Dhamaka means party, a blast, which the restaurant embodies from its bold flavours to its bright murals and high-octane music. ”It’s meant to be big, loud, in your face,” says Pandya. After the success of their second restaurant, Adda Indian Canteen, the partners renamed their restaurant group Unapologetic Foods, telegraphing their dedication to unfettered Indian cooking. “I think it’s time to stop apologising to the world: ‘our food’s a little spicy, let me change it for you’; ‘our food has a little extra oil sometimes’ – it does, it’s part of our cuisine,” says Mazumdar.
Last autumn they opened a restaurant, Semma, in the West Village, importing a chef from California, Vijay Kumar, a native of Tamil Nadu in the far south of India, who’d been cooking at a contemporary Indian restaurant outside San Francisco. “We were not truly ourselves,” says Kumar of his last job. “Why couldn’t we serve what we grew up eating?”
With its jungle murals and traditional bamboo mats on the ceiling, Semma conjures India’s tropical regions, the focus of Kumar’s incendiary, coconut-tinged cooking. The chef was raised on a rice farm where his family grew their own produce and fished and foraged for ingredients. His menu features snails from New York’s Peconic Bay simmered in the rich gravy of his youth. There’s venison shank stewed with star anise, inspired by hunting trips with his grandfather, and succulent seabass cooked in banana leaves, as in neighbouring Kerala province.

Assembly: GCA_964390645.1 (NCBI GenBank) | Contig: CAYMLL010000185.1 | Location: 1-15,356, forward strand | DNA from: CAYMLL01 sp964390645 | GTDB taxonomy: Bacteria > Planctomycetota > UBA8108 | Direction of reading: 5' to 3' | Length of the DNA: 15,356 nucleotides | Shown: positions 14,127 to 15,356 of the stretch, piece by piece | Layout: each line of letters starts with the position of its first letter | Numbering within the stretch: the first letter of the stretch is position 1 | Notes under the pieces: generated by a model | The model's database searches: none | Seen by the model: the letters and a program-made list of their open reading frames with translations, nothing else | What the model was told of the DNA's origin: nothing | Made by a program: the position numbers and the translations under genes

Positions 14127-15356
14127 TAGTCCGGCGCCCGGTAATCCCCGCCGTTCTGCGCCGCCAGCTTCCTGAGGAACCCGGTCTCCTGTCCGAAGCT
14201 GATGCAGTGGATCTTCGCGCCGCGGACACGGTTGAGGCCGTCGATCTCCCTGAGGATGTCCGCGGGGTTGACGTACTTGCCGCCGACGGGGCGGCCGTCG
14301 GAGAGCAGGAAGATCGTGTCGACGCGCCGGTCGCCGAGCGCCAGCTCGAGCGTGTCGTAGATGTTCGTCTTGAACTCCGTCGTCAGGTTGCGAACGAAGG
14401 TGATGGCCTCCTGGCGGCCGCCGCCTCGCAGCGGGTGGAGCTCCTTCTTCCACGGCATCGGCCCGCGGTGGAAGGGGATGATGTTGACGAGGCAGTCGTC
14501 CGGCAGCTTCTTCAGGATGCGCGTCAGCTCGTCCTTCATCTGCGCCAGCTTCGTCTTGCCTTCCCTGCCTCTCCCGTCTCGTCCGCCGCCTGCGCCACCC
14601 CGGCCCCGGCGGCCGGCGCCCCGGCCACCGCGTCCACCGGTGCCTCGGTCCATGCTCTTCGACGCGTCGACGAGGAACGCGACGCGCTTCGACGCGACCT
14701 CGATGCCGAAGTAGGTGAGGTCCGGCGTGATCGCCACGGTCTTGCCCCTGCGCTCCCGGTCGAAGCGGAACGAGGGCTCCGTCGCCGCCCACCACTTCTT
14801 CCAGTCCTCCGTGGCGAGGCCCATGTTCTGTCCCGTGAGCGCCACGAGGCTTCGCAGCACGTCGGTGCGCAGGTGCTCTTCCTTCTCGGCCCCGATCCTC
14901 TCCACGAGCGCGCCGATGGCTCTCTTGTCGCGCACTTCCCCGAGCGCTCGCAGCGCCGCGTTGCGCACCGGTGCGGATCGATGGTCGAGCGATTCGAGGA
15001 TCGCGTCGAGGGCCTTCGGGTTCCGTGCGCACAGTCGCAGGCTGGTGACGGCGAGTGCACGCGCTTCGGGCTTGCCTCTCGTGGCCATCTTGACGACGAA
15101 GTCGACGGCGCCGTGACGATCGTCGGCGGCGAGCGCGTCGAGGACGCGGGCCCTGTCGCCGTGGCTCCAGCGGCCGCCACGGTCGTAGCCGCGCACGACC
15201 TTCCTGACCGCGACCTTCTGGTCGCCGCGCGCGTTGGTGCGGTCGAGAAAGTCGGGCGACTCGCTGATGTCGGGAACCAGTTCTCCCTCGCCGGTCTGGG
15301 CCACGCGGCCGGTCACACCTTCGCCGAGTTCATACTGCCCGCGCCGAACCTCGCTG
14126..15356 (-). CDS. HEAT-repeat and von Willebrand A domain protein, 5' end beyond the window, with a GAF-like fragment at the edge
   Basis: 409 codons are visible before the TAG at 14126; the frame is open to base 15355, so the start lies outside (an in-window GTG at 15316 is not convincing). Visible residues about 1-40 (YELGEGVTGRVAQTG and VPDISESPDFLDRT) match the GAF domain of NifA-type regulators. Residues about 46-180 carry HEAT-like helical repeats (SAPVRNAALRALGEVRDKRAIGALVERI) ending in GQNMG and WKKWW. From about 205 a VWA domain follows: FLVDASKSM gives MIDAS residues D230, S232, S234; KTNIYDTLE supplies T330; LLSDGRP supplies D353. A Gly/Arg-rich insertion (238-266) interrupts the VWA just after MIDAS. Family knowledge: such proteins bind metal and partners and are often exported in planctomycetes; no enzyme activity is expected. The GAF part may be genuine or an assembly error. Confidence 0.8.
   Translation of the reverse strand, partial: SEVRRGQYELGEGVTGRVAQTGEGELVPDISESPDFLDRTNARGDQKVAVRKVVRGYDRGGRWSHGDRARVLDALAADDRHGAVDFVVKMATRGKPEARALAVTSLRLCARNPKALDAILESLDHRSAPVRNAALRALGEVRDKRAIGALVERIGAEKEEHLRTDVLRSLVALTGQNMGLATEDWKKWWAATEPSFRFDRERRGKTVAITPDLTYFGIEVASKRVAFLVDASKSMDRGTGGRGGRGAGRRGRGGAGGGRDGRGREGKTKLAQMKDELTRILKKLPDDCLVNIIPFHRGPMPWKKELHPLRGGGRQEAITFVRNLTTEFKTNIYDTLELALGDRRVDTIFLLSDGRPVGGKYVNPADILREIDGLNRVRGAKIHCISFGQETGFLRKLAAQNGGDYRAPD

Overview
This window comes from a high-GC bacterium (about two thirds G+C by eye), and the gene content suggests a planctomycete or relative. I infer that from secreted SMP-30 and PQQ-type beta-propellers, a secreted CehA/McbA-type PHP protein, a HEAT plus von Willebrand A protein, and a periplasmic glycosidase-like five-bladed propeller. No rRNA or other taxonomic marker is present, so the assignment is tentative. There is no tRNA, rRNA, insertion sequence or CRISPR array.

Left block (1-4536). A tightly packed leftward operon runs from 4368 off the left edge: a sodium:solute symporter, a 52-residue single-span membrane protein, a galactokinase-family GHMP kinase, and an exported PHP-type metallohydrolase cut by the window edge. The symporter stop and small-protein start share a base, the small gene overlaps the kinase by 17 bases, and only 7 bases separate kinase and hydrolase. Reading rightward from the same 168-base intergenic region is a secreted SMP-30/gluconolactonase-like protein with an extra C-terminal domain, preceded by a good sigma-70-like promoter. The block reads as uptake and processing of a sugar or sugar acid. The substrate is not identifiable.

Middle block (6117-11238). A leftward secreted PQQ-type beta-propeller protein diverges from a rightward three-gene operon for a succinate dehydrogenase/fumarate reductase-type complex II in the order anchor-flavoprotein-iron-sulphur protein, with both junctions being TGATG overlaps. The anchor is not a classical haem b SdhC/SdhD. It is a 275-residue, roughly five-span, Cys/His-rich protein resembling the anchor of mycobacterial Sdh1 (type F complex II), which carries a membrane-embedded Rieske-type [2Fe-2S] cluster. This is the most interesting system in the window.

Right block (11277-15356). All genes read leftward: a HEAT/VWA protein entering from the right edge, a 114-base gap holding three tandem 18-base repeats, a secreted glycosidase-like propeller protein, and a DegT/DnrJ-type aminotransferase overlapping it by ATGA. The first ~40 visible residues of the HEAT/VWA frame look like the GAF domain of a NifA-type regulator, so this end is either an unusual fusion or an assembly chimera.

Dhamaka and Semma are best enjoyed with a group. The same convivial spirit infuses the city’s new Middle Eastern-inspired restaurants. At Zou Zou’s, which opened last November in the Manhattan West residential, office and shopping complex behind Penn Station, the scene is fuelled by Medjool date Daiquiris and sumac spritzes. The open kitchen, around a wood-fired hearth, is the domain of chef Madeline Sperling, formerly of The NoMad and Gramercy Tavern. Sperling, who grew up in North Carolina, spent the past year immersed in the flavours of the Levant (with detours to North Africa), mastering a style of cooking she’d never tackled professionally. The menu skews theatrical, from kasseri cheese flamed tableside in arak to fat-fried beef manti to orange-glazed duck borek on its own wooden pedestal. This is a place for big parties, with interactive large-format entrées: enormous tagines filled with spice-rubbed fried chicken and Moroccan pancakes, butterflied black seabass wrapped in singed grape leaves, whole legs of grilled lamb.
Offbeat dips and just-baked breads are also a focus at Ayesha Nurdjaja’s Shukette in Chelsea, which opened to huge demand last year. Nurdjaja, raised in Brooklyn, of Italian and Indonesian heritage, began her deep dive into Middle Eastern cooking in 2017. The restaurant centres on a long counter facing a lively grill. “I wanted to blur the line between the front and back of the house,” Nurdjaja says. She was inspired by Tel Aviv markets and restaurants like The Barbary in London, “where cooks are really talking to people”.